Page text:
Bancroftian in Amnesty Top 3
For the second year running Charlie Blake (U6W) has achieved great things with his entry for the Amnesty International Young Human Rights Reporter of the Year Competition. Last year, Charlie’s entry made the top 10 for his year group (Sixth Form Journalism). This year he has gone one better and his report has been short listed as one of the top three.
Charlie decided to write his piece about the dumping of toxic waste in the sea off the Ivory Coast after reading about it on the Amnesty website, "Amnesty and Greenpeace released a report back in September after a three year investigation into the incident which I read through a couple of months ago. Given the scale of what happened I was surprised that I'd never heard about the incident before so I decided that I should write about it. The competition has really developed my perspective on global human rights issues and I feel privileged that Amnesty has given me a chance to voice my opinions"
Each year this prestigious competition, run by Amnesty International UK, the Guardian Teacher Network and the secondary school magazine SecEd, attracts over 2500 entries from more than 200 schools across the UK. The annual competition aims to inspire young people to become human rights reporters, to investigate what's going on in the world and bring human rights abuses to light.
English teacher Kevin Gallagher, who encouraged Charlie to enter the competition, commented, “I was delighted when Charlie's fine piece on the forcible eviction of islanders from a tiny British colony in the Indian Ocean in the 1970s – and its legacy – made the final ten last year. It is great to see his latest article, his call for action on the reckless disposal of toxic waste, has now made the new shortlist of three, especially given the intense competition: the school is very proud of him."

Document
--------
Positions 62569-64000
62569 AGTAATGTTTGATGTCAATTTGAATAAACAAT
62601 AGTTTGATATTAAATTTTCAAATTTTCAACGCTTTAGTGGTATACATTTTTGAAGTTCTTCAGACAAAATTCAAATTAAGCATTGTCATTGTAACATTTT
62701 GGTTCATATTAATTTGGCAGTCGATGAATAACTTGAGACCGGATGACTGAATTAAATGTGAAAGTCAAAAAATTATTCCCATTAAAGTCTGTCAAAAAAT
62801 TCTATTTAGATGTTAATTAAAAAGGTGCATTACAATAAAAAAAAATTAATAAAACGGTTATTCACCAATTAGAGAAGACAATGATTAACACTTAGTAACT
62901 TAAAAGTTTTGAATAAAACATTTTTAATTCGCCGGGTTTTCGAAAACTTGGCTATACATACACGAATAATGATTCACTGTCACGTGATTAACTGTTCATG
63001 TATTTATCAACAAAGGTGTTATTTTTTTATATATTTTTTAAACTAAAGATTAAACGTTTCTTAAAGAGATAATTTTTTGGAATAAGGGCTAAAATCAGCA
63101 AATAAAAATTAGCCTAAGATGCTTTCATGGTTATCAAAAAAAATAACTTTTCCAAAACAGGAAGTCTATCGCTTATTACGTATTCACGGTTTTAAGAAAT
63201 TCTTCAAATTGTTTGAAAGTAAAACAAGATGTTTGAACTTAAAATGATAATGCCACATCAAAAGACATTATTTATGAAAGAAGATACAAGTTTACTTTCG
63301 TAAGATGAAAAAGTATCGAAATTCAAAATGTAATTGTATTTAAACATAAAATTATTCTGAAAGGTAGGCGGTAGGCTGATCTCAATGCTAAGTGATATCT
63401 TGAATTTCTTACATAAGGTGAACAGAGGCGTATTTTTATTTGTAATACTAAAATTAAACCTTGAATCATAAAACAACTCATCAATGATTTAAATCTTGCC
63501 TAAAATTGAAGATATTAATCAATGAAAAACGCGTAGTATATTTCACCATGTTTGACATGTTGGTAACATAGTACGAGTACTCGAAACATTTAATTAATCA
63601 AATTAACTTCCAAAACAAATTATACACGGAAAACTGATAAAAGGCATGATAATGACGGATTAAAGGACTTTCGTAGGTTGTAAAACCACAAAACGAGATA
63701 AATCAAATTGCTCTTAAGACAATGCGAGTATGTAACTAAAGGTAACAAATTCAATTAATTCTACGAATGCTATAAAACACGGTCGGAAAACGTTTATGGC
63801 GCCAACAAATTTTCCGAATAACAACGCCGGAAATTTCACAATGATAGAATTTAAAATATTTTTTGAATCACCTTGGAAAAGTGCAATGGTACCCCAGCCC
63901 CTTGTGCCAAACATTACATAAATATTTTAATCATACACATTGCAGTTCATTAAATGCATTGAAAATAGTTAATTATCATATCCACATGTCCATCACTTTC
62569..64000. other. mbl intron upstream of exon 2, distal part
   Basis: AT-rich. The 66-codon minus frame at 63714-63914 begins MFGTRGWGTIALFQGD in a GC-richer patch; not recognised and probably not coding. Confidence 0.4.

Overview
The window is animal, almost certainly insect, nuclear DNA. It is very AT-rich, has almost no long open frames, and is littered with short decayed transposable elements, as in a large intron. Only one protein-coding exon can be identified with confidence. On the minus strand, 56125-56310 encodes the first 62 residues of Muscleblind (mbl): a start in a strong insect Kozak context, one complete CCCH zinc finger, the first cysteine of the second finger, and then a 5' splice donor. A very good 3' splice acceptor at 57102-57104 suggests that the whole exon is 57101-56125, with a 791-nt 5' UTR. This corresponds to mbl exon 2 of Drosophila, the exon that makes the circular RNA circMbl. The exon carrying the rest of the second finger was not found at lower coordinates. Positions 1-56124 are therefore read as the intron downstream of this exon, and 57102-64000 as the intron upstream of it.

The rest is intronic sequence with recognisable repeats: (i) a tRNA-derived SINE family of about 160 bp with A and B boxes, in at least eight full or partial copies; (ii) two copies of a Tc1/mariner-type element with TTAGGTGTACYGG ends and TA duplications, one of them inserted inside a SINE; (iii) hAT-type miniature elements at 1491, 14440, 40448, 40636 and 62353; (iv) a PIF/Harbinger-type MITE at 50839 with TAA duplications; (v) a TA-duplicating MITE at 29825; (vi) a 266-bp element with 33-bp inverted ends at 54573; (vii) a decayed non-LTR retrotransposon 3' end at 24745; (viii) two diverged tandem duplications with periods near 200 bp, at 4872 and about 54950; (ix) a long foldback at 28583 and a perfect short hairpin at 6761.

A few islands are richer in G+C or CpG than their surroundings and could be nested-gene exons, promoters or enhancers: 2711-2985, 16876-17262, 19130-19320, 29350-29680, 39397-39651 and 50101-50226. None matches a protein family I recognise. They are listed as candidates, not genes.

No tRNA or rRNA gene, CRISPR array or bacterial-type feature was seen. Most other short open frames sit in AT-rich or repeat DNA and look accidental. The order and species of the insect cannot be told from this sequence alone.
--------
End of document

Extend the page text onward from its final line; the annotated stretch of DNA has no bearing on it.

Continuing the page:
The top three in each age group have been invited to attend a prestigious ceremony at Amnesty International’s headquarters in central London on 30 April, when the prize winners will be announced.They will also get the chance to attend a workshop in the morning at the Guardian’s headquarters.
Speaking at last year’s awards ceremony, Kate Allen, director of Amnesty International UK, added, “Our congratulations go to all the winners. It’s been a fantastic competition and we’re proud to be encouraging the next generation of human rights journalists. Reporters play a vital role in shining a spotlight on the appalling human rights abuses that happen every day across the globe – issues that Amnesty frequently campaigns upon. And hopefully the entrants into the Young Human Rights Reporter of the Year can take up that mantle in the years ahead.”
Click here to read Charlie's article